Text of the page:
Easily Confused Words: Aught vs. Ought

Aught and Ought are easily confused words.

The spell-check application of most word processing software programs would not catch a slip-up of these two words. Spell-check is looking for words that aren’t in its dictionary, and words that resemble words in its dictionary, but are possibly spelled wrong. Spell-check isn’t perfect. It doesn’t know and can’t guess what word you wanted, or what word you meant, it can only judge the words on the page. If you used words that are all spelled correctly, it gives you a pass anyway.

Autocorrect suggests words that start with the same letters. It’s suggesting what word you may want to save time, but quite often, its suggestions are pretty off base. They don’t help you out, but they do make you laugh.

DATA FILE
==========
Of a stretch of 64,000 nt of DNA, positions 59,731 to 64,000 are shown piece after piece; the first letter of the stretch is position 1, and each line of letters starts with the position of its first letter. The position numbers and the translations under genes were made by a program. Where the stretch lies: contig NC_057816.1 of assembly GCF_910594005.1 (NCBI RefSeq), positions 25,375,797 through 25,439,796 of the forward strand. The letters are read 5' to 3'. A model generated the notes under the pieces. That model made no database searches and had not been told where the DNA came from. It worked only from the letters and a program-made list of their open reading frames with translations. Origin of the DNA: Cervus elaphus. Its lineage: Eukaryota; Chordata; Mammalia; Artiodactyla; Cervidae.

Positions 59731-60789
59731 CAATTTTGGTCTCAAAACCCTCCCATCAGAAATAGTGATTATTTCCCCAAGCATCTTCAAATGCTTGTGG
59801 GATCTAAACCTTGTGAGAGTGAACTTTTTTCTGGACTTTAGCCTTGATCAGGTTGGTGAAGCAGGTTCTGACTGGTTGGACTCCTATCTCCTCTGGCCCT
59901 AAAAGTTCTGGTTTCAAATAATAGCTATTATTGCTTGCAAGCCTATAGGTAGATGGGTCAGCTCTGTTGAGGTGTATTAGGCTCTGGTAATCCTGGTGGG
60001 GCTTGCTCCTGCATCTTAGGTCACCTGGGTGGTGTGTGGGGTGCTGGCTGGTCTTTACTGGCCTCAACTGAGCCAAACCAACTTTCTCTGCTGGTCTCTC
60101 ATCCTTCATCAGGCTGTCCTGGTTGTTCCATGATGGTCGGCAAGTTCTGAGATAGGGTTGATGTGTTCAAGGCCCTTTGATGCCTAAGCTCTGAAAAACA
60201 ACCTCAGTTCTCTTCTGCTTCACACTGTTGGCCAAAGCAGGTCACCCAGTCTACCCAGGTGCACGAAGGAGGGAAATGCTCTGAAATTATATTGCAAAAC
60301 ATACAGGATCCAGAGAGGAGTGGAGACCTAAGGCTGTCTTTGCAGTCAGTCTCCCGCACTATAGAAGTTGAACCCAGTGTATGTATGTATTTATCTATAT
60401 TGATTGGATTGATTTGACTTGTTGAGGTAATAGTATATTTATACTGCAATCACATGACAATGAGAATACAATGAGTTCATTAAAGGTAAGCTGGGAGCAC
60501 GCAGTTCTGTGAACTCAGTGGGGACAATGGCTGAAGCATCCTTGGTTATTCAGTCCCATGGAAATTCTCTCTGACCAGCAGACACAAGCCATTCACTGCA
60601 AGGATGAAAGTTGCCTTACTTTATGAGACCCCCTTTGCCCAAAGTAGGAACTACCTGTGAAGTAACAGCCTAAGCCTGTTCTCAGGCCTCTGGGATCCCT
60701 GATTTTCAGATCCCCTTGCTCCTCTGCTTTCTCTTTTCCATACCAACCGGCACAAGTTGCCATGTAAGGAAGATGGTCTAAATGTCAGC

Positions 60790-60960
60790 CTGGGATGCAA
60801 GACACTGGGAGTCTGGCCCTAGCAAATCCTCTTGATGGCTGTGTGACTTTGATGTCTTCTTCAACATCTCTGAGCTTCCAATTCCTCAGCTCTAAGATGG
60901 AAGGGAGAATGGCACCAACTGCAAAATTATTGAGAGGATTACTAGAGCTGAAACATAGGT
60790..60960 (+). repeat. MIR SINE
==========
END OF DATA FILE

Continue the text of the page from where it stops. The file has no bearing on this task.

Aughts (pronounced “awts”) is a plural noun. It’s another word for zeros. It’s used mainly when expressing the first decade of any new century, like the 2000-2009, in writing.

  • As a pronoun, it can also mean “in any degree” or “at all.”

Ought (pronounced “awt”) is an auxiliary verb (that is not the same as an adverb.)

Ought means a task that may not be required, but it is expected by a recipient, or the crowd at large. Other auxiliary verbs include should, would, and could.

The following story uses both words correctly:

Augusta was grading biographical papers she had assigned to her English class at Tallawallawhatchie Community College. One student, Asa, had written he graduated elementary school in “ninety-nine” and high school in “oh-seven.” She made on note on the corner of his paper:

“You ought to write these years in the correct format. It should say I finished grammar school in nineteen ninety nine. I finished the rest of grammar school in the aughts, or more precisely, I graduated high school in two thousand and seven.”


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